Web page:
Note: I missed three of the competition entries: Sari Dalena's "Dahling Nick," Raymond Red's "Mga Rebeldeng May Kaso" and Ivan Andrew Payawal's "The Comeback." I supposedly didn't miss a lot.
* * * * *
63. Baka Siguro Yata (dir. Joel Ferrer)
It cannot be denied that "Baka Siguro Yata" has its heart in the right place: Its attempt at comedy is well-intentioned, and its desire to give the audience a good time, genuine. But ideas alone are never enough, and it's sad how Ferrer's rash and clumsy direction hinders the film from truly taking flight. Some scenes are overplayed, when they could have benefited from softer, subtler tones; others, requiring a largeness in words and actions, are left underplayed. Three intertwining love stories are charted by the film: That of the separated middle-aged couple (Cherie Gil and Ricky Davao, both excellent) now rekindling their sex life, if not romance; the younger couple thrust together by an unexpected pregnancy; and the high school lovebirds whose biggest ambition at the moment is losing their virginities. That last storyline has absolutely no reason to exist (come on, people, what year is it?!) and is representative of the laziness splotched across this otherwise earnest film.
64. Dayang Asu (dir. Bor Ocampo)
"Dayang Asu" is not as literal-minded as its self-explanatory title (which translates to "dog nation") makes it look. It explores an underworld in a place that's too laid-back and honest-looking to deserve such a dirty underbelly. It moves at a steady pace, does not desire to choose sides and presents the eternal fight between good and evil as a long-accepted way of life. The performances, with the sole exception of an ill-fitting Junjun Quintana, blend seamlessly into the milieu of the story, where the most interesting character is a prostitute named Krissy. Still, after all the bullets have been fired, the bodies piled up, the lies told and lives broken, the question remains unavoidable: What exactly is the point of all this? To that, "Dayang Asu" has no desire to give an answer, but it would be a lie to say that the film is incapable of sustaining one's attention. It tells an orthodox story, and tells it decently.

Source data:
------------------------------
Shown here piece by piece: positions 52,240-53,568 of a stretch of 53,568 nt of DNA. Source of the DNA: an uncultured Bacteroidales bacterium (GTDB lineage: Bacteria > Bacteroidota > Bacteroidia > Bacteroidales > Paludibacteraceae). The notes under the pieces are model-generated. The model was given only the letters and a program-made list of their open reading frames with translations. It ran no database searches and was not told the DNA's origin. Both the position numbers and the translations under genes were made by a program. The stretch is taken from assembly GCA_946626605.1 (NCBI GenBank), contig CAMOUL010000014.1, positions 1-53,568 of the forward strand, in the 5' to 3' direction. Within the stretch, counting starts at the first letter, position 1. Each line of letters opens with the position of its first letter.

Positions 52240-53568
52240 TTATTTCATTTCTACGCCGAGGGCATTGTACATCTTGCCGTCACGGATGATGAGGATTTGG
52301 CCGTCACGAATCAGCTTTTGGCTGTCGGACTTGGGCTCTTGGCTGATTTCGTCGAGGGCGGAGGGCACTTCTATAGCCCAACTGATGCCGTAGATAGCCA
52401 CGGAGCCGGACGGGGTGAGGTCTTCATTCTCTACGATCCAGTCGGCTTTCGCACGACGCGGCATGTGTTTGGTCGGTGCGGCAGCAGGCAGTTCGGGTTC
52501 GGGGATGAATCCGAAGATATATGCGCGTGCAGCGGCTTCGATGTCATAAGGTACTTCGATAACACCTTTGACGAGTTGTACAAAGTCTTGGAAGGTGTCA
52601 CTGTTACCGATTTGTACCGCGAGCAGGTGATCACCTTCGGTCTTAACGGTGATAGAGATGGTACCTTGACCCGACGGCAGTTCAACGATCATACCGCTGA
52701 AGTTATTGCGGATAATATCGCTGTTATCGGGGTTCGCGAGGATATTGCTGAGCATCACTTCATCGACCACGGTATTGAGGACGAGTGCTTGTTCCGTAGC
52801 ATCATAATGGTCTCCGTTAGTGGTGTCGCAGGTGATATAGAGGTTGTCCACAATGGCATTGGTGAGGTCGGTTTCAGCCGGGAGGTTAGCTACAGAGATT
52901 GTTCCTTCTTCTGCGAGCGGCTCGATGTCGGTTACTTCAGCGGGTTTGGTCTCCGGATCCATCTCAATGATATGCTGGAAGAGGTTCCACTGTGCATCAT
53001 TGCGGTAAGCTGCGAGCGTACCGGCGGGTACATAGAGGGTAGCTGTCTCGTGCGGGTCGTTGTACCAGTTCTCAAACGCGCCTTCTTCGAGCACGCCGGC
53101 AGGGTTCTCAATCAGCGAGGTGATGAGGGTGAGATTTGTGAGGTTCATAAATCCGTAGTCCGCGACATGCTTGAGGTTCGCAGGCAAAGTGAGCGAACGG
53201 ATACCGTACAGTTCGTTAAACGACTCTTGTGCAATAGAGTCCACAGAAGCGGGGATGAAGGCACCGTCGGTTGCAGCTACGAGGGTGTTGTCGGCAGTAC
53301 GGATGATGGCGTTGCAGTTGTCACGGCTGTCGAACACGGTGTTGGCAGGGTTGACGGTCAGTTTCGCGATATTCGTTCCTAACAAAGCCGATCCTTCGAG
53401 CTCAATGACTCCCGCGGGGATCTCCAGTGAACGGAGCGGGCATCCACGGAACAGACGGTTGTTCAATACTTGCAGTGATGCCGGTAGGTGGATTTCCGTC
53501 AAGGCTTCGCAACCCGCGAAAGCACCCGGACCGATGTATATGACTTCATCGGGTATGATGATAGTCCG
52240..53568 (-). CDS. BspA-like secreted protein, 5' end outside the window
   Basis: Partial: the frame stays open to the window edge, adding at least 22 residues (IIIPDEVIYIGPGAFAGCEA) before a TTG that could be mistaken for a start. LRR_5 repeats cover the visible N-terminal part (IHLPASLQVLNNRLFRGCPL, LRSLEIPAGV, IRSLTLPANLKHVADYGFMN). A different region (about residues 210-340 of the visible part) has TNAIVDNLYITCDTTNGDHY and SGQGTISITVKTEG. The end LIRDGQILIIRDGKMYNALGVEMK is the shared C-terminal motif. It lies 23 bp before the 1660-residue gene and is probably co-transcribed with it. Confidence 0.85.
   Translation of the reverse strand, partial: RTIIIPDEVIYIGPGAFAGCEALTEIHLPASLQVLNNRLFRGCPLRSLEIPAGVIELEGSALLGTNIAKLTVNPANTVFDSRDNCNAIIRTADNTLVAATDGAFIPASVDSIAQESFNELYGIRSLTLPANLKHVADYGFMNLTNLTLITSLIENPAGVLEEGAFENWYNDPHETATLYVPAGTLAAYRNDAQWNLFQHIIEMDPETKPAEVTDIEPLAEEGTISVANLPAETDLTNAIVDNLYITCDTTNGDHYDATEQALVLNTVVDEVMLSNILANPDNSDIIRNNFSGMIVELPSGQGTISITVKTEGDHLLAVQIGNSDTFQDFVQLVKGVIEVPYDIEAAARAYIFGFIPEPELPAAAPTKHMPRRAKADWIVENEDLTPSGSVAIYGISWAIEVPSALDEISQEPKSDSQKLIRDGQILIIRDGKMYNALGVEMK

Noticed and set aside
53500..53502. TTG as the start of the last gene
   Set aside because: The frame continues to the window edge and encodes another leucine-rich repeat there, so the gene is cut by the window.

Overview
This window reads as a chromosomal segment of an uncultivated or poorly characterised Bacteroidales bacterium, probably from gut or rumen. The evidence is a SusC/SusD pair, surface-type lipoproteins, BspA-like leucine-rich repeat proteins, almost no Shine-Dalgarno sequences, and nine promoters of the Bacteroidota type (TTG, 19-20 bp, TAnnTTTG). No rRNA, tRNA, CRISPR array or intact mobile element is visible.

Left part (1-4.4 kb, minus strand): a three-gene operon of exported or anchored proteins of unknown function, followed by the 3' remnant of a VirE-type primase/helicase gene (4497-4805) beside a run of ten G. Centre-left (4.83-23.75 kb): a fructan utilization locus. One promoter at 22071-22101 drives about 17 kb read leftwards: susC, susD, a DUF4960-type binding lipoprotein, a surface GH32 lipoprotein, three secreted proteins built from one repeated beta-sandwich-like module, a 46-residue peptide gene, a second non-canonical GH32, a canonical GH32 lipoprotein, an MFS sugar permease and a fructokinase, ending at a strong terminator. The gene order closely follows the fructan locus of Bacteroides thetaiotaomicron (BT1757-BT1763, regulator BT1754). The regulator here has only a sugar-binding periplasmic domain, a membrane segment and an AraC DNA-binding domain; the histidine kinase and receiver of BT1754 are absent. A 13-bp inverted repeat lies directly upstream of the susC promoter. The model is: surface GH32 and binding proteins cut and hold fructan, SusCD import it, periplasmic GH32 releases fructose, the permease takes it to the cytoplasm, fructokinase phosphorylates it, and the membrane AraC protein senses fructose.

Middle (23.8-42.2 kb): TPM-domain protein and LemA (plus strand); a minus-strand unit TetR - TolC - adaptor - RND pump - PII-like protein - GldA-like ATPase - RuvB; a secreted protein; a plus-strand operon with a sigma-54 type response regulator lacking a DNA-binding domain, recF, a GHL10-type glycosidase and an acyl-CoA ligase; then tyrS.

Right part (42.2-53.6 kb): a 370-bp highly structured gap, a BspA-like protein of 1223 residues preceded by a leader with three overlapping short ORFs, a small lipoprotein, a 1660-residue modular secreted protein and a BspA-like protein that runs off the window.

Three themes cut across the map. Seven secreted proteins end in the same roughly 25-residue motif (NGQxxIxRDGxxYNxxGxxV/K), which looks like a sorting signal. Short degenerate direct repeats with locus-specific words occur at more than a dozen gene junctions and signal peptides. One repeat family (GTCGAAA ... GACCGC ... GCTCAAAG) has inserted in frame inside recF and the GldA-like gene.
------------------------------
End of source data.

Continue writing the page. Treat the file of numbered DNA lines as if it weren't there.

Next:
65. Bukod Kang Pinagpala (dir. Sheron Dayoc)
The use of mysticism and an inherently Christian fascination with and fear of evil bestows a feeling of freshness upon "Bukod Kang Pinagpala." The devil, masquerading as naked Jesus, awakens the mother (Bing Pimentel) from a coma, and soon a devotion occurs, the kind that Lou Veloso can turn into a demented gathering with the most random remarks. The atmosphere grows gloomier, the darkness slowly encroaching around the house and the surrounding forest. But then trying too hard has never been a desirable attribute, and "Bukod Kang Pinagpala" tries and tries and tries (and usually succeeds) in delivering the frights, no matter how cheap and convenient and clichéd. "Be scared, be very scared!" it deliberately tells the audience, and in this sense, it is effective.
Come the third act however, a miracle does occur: "Bukod Kang Pinagpala" manages to renew our interest through an unexpected transfiguration. It abandons all hope of becoming a respectable, if not excellent, horror film (like Eduardo Dayao's "Violator," last year's Cinema One Originals Best Picture winner), and assumes the form of a slasher flick. There's very little blood, actually, but the laughable hysterics are enough to grab your attention and remind you of, I don't know, some scene from "A Nightmare on Elm Street," perhaps. Pimentel is now the deranged mother, and Max Eigenmann is the helpless daughter who gets to shout, "Natatakot na ako!" and locks the door and sobs in the darkness and stupidly escapes to the woods (like that idiot Snow White) and is finally eaten by hell hounds. Cue closing shot of Quiapo, incubator of all things strange and unscientific, just because. Now that's entertainment.